With Ontario students returning to school in September, a group of medical experts is advising against strict physical distancing measures that they say put strain on mental health.
Researchers from SickKids hospital in Toronto published a document on June 17 offering recommendations for schools opening in the fall, including an emphasis on hand hygiene, regular screening and lenient distancing. The report also discourages making face masks mandatory in the classroom.
“Strict physical distancing should not be emphasized to children in the school setting as it is not practical and could cause significant psychological harm,” the report stated. “Close interaction, such as playing and socializing, is central to child development and should not be discouraged.”
The report recommends hand washing tutorials to teach students proper technique, and “hygiene breaks” scheduled throughout the day.
On June 19, Ontario announced tentative plans to open schools in September after consulting health experts, including those at SickKids.
The announcement suggests different scenarios for the fall, “depending on the public health situation at that time,” including smaller class sizes and a potential blend of in-school and at-home learning.
When it comes to a possible return to the classroom, Ottawa teacher James Grant said mandatory masks would make him feel safer, despite of the report’s recommendations.
“Proper cleaning of the classrooms and bathrooms, as well as masks, would make me comfortable,” said Grant, while acknowledging that rules requiring students to wear masks would be difficult to enforce, especially for younger elementary school children.
“Younger kids could fiddle with them (masks), pull on each other’s, trade masks, take them off when they’re unsupervised in the bathroom or out of sight on the school yard,” said Grant. “Older kids who have parents who don’t believe in COVID or refuse to give it the respect it deserves could possibly rebel or be difficult about it.”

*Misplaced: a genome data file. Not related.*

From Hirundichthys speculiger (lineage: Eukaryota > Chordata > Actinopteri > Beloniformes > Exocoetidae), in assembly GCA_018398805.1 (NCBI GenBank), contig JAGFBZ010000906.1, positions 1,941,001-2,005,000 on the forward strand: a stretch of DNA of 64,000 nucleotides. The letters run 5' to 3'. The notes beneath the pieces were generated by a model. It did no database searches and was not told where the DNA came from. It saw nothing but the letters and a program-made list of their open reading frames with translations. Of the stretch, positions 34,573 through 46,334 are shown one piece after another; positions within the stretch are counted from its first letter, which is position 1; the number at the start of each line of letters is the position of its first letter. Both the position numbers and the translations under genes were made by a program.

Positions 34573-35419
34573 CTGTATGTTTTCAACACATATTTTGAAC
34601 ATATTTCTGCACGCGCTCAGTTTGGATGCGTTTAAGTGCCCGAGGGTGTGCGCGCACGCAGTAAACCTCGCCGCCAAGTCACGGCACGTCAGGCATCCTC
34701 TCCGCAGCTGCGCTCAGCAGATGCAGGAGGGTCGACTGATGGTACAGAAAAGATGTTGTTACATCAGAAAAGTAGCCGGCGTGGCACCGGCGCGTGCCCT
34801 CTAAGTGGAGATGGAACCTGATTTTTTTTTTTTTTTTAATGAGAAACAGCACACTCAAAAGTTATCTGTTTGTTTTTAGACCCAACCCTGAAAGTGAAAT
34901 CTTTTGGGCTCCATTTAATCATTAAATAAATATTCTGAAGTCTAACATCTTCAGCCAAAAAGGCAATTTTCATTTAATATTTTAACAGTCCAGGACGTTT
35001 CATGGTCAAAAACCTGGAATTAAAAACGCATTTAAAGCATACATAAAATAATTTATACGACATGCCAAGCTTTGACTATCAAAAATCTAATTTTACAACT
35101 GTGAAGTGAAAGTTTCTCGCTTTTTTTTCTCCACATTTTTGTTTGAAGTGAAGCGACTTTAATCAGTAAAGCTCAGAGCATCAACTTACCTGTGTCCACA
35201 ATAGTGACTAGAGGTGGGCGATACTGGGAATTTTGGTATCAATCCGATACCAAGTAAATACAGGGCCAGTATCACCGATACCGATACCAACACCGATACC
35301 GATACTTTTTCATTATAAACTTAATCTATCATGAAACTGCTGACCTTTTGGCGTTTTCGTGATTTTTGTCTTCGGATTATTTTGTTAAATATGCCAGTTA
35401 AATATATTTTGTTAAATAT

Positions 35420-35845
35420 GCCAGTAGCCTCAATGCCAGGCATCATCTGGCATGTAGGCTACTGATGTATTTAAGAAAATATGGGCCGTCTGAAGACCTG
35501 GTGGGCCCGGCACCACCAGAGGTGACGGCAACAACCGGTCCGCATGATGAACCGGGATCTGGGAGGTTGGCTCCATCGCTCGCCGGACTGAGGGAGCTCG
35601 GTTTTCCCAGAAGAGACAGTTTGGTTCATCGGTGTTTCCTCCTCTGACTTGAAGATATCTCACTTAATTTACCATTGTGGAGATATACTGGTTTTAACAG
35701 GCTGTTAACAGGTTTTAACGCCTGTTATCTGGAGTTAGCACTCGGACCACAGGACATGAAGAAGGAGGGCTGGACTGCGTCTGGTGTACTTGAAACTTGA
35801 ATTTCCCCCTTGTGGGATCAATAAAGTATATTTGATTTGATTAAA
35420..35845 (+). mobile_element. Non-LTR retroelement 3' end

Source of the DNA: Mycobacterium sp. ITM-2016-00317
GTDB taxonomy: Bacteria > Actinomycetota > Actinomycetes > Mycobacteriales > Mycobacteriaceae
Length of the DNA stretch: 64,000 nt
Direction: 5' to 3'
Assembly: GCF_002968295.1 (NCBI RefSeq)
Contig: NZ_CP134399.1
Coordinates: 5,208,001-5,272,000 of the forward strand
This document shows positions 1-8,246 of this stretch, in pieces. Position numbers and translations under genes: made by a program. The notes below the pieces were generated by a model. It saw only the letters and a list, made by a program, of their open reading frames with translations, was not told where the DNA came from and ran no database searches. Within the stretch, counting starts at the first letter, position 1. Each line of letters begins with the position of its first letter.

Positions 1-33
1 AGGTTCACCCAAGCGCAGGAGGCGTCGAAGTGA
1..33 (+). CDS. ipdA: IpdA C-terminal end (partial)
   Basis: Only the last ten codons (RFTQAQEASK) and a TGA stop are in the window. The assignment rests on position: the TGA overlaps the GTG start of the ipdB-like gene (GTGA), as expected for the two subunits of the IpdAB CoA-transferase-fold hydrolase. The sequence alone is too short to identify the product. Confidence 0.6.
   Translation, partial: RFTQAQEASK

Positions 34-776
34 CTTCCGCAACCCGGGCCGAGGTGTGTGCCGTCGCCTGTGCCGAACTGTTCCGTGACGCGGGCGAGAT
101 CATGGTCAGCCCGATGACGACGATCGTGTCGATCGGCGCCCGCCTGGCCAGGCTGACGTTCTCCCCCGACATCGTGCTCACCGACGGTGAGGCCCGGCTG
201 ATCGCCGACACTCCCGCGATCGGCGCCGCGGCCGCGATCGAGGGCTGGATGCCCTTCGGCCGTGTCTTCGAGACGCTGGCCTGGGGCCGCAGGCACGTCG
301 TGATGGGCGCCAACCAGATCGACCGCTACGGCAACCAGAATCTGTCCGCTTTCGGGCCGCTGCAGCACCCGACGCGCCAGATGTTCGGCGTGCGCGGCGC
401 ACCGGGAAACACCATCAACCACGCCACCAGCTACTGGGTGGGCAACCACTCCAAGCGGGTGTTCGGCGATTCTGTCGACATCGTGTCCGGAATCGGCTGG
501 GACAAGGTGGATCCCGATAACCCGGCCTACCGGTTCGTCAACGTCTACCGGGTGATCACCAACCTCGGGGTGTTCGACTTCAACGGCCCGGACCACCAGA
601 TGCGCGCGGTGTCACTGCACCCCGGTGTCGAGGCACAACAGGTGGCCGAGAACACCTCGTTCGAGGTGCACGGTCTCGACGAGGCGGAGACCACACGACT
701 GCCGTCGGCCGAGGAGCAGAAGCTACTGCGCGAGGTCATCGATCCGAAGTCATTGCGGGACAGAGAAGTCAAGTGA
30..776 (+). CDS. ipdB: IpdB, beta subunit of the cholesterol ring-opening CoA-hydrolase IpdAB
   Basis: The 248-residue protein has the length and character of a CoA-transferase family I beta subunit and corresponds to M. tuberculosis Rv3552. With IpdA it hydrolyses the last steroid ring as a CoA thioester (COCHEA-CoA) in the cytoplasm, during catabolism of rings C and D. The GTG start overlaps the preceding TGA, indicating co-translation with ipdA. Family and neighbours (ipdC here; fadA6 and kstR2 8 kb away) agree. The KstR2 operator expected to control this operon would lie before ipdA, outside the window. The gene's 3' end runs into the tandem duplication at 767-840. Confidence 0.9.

While the SickKids document explains that the risk of COVID-19 in children is “minimal,” Grant said that he is worried that schools might contribute to second-wave outbreaks if proper measures are not put in place.
“I’m not too concerned for myself as an individual, honestly,” added Grant. “I’m more worried about our entire population.”
When Quebec reopened elementary schools on a voluntary basis in May outside of Montreal, students were required to stay two metres apart and classrooms were capped at 15 students to allow for distancing.
When Quebec’s reopening was announced, some parents expressed concerns about their children sitting in classrooms for many hours with little interaction with teachers or fellow pupils, and about the heightened risk of children contracting and spreading COVID-19.
Some parents, such as Ottawa resident Daniel Pascuet, have no qualms about sending their children back to school in September. He said he feels “very comfortable” with the idea, even amidst uncertainty about what the fall might look like.
But not all parents feel as comfortable as Pascuet.
Melissa Marchant, a mother from just outside of Shawville, Que., said that she and her husband are wary of sending their seven-year-old son back to school.
“Some of my concerns involve the feelings of the government using our children as guinea pigs,” said Marchant. “They aren’t sure how this virus will mutate or what long-term side effects will this have on our children.”
When Quebec schools reopened in May, Marchant decided to keep her son at home. It’s a decision that she struggled with because her son misses his friends and teachers.
While the SickKids report cites negative impacts of school closures on students’ mental health, Marchant said that returning to a drastically different school environment might do similar damage.
“The teachers, and school staff all in masks, desks pushed apart … staggered recesses. Not being able to interact with all their friends,” she said. “I get that we’re in a changing world, but, we need to protect our most precious people: our children.”
Marchant said that she recognizes that many people may not be able to keep their kids at home, especially in households where both parents work full-time.
Whatever decision her family eventually makes, Marchant said that it will be made with her son’s best interests in mind.
“It’s a decision I struggle with daily: What is best for him?” she said. “Everything is so upside down, all I can do is go with my gut.”